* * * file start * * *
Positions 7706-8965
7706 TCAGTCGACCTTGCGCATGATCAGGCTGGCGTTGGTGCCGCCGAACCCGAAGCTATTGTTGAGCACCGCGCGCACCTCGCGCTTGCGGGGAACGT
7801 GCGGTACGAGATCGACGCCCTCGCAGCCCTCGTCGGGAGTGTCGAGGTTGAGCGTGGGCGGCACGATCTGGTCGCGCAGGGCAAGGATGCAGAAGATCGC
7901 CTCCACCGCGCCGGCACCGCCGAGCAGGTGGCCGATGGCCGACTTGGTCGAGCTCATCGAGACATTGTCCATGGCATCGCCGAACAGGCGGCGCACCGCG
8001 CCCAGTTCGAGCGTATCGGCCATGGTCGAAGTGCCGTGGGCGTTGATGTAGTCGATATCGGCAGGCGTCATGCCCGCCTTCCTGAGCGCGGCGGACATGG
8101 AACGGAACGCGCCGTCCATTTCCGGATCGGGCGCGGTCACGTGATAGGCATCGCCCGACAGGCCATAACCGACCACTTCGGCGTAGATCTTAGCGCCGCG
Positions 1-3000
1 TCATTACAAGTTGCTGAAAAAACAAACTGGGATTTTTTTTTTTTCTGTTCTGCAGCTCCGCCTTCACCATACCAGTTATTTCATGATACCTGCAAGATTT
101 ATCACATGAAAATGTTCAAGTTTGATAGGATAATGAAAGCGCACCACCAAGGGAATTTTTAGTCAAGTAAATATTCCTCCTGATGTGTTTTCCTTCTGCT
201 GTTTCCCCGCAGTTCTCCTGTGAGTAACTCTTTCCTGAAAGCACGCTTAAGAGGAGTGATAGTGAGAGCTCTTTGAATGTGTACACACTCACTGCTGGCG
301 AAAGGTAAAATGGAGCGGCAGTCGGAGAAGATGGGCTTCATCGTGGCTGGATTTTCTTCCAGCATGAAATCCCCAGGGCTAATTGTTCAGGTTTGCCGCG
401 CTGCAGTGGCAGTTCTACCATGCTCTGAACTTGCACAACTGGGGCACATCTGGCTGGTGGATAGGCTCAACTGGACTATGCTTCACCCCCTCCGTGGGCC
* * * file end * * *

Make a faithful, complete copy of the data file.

Positions 7706-8965
7706 TCAGTCGACCTTGCGCATGATCAGGCTGGCGTTGGTGCCGCCGAACCCGAAGCTATTGTTGAGCACCGCGCGCACCTCGCGCTTGCGGGGAACGT
7801 GCGGTACGAGATCGACGCCCTCGCAGCCCTCGTCGGGAGTGTCGAGGTTGAGCGTGGGCGGCACGATCTGGTCGCGCAGGGCAAGGATGCAGAAGATCGC
7901 CTCCACCGCGCCGGCACCGCCGAGCAGGTGGCCGATGGCCGACTTGGTCGAGCTCATCGAGACATTGTCCATGGCATCGCCGAACAGGCGGCGCACCGCG
8001 CCCAGTTCGAGCGTATCGGCCATGGTCGAAGTGCCGTGGGCGTTGATGTAGTCGATATCGGCAGGCGTCATGCCCGCCTTCCTGAGCGCGGCGGACATGG
8101 AACGGAACGCGCCGTCCATTTCCGGATCGGGCGCGGTCACGTGATAGGCATCGCCCGACAGGCCATAACCGACCACTTCGGCGTAGATCTTAGCGCCGCG
Positions 1-3000
1 TCATTACAAGTTGCTGAAAAAACAAACTGGGATTTTTTTTTTTTCTGTTCTGCAGCTCCGCCTTCACCATACCAGTTATTTCATGATACCTGCAAGATTT
101 ATCACATGAAAATGTTCAAGTTTGATAGGATAATGAAAGCGCACCACCAAGGGAATTTTTAGTCAAGTAAATATTCCTCCTGATGTGTTTTCCTTCTGCT
201 GTTTCCCCGCAGTTCTCCTGTGAGTAACTCTTTCCTGAAAGCACGCTTAAGAGGAGTGATAGTGAGAGCTCTTTGAATGTGTACACACTCACTGCTGGCG
301 AAAGGTAAAATGGAGCGGCAGTCGGAGAAGATGGGCTTCATCGTGGCTGGATTTTCTTCCAGCATGAAATCCCCAGGGCTAATTGTTCAGGTTTGCCGCG
401 CTGCAGTGGCAGTTCTACCATGCTCTGAACTTGCACAACTGGGGCACATCTGGCTGGTGGATAGGCTCAACTGGACTATGCTTCACCCCCTCCGTGGGCC